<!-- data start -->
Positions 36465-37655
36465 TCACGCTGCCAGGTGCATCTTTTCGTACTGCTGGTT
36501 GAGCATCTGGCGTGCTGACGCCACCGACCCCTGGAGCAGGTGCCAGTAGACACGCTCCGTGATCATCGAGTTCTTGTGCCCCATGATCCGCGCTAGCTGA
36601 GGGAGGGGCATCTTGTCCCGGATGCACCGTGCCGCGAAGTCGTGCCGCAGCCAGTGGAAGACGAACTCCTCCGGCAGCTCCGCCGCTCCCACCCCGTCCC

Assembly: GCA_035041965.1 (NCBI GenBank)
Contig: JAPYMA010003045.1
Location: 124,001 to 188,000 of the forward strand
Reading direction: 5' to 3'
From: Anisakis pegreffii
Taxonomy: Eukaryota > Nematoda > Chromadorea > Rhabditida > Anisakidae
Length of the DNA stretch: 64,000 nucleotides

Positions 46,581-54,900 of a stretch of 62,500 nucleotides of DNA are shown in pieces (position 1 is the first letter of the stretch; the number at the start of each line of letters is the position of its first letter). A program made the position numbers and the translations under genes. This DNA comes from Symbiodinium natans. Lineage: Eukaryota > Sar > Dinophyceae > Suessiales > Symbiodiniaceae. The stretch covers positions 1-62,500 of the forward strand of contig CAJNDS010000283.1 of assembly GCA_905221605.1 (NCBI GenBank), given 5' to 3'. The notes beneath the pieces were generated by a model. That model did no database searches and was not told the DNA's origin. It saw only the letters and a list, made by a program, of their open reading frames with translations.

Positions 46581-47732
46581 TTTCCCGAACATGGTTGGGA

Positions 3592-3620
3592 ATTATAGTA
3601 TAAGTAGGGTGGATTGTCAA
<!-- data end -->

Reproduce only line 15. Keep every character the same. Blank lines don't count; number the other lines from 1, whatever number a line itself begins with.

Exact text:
Positions 3592-3620